10

それでも彼には、自分のことだけはわからない

I'm translating the above sentence from Japanese to English, and I'm having issues with understanding what だけはわからない means.

Why does だけ come before は? says that だけは means 'at least'; and https://jisho.org/search/だけは supports this with a definition of 'at least not (when followed by a negative)'. I know that わからない means 'to not understand' as its わかる in the negative form. When I tried to translate the above, the resulting sentence made barely any sense (Example 1) or it failed to convey the 'abstracting focusing' aspect of のこと (Example 2).

Example:

1) Even so, he understands anything but not what is only about himself.

2) Still, he at least doesn’t understand himself.

What do I need to know in order to properly understand what だけはわからない means in the above sentence?

  • 2
    は is still functioning as a contrast particle here. It can still mean "just" or "at least" depending on the context. See definition 1 of dictionary.goo.ne.jp/jn/136029/meaning/m0u to see why it can mean the latter. My tentative understanding of the line is that if there's one thing he doesn't understand, it's himself. – user26484 Aug 16 at 1:36
  • Possible duplicate: japanese.stackexchange.com/a/25831/9831 – Chocolate Aug 16 at 1:43
  • @user26484 I unfortunately will have to translate the dictionary to understand any of it. My understanding is that the には is acting as a contrast particle, but the は in だけは is something else. Am I misunderstanding the purpose of the second は? – Toyu_Frey Aug 16 at 17:53
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「~~だけ + は + Verb + ない」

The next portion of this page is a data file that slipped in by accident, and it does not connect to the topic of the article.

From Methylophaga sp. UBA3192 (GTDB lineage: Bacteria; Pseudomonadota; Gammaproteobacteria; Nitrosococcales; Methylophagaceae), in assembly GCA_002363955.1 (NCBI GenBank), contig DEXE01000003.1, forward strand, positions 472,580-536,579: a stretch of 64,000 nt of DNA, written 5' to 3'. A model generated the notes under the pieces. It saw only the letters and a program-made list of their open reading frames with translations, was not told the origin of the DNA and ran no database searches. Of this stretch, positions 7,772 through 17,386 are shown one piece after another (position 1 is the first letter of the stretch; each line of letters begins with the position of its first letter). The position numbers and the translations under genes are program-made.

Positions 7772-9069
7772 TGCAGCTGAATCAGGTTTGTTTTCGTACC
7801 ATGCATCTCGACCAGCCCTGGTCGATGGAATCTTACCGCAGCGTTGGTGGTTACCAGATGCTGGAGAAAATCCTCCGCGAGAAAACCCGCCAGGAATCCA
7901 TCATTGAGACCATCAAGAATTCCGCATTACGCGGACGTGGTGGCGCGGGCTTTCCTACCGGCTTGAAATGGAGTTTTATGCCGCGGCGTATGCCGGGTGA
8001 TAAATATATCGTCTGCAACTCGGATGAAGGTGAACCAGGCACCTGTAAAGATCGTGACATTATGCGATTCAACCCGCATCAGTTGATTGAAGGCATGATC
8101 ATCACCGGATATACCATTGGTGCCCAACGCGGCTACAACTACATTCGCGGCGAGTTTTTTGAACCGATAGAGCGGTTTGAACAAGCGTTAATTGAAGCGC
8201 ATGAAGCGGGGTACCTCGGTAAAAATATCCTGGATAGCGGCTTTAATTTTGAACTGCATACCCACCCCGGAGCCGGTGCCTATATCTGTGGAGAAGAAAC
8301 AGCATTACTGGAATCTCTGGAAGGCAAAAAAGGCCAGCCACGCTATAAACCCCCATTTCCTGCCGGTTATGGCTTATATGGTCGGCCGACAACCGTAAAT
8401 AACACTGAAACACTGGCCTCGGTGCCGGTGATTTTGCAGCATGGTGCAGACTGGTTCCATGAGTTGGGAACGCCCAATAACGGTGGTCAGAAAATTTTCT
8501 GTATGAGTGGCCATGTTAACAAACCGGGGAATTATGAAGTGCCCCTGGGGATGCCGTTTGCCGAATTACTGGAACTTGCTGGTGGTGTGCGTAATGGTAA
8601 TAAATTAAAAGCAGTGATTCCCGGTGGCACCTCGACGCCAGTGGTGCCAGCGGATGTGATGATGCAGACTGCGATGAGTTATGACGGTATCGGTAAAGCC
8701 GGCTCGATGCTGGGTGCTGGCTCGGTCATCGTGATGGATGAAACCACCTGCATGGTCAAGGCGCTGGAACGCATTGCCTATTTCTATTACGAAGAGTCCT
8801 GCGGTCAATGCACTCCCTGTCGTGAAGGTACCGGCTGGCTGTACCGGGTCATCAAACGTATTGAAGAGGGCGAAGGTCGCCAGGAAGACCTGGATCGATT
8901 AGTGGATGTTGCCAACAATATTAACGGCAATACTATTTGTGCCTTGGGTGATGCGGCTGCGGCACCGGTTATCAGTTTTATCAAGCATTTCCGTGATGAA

is the pattern you will need to learn as it is commonly used. It is an expression that describes the single or very few exceptions to a phenomenon. It means:

"Someone [Verb] everything but/except ~~."

Thus,

「それでも彼には、自分のことだけはわからない。」

means:

"He, however, knows/understands everything but about himself."

or

"Things about himself are the only thing he does not understand."

To give you an actual example of the most commonly-used phrases in the real Japanese-speaking world, you will hear something like:

  • 「野菜{やさい}は大好{だいす}き。でも、ピーマンだけは食{た}べられないのよね。」

That means "I love vegetables. I eat all kinds except for the bell pepper."

  • 「お前{まえ}だけはわからん!」 said jokingly most of the time

This means "I understand a lot of people but you!" This is said when the other person has been acting strange.

It does not mean "Only you don't understand (something)." or "You are the only person who doesn't understand (something)."

  • Is there a name for the pattern that I can google to do further self-study, or a site that you would recommend? – Toyu_Frey Aug 16 at 17:34
  • I understand that のこと can be used to abstract or provide focus on a subject or person, as stated here: japanese.stackexchange.com/questions/2102/… abstracting": (2)(ア) ある物事に関連する事柄。 Things related to a particular thing. "focusing": (2)(イ) ある人物が動作・心情の対象であることを示す。 Indicates a person is the object of an action/emotion. I tried to use "only" to provide the "abstract" on what he doesn't understand, like you did in your translation. I'm aware that ~~だけ + は + Verb + ない does not mean "...only...". But thanks for reminding me. – Toyu_Frey Aug 18 at 5:25
2

You are over analyzing this sentence. だけは is not a special kind of grammatical construct. だけ is just a part of the topic of this sentence. The sentence then moves on to saying that the person in question doesn't understand this topic. In this case (only) themselves.

Source:

それでも彼には、自分のことだけはわからない。

Translation (gist):

Even so (comparing to something), he could understand everything but he could not understand himself.

Break down:

それでも彼には => Despite (this),

自分のことだけ => It is only the topic of himself

は => (highlights the previous segment as the topic of interest)

わからない => That (he) could not understand.

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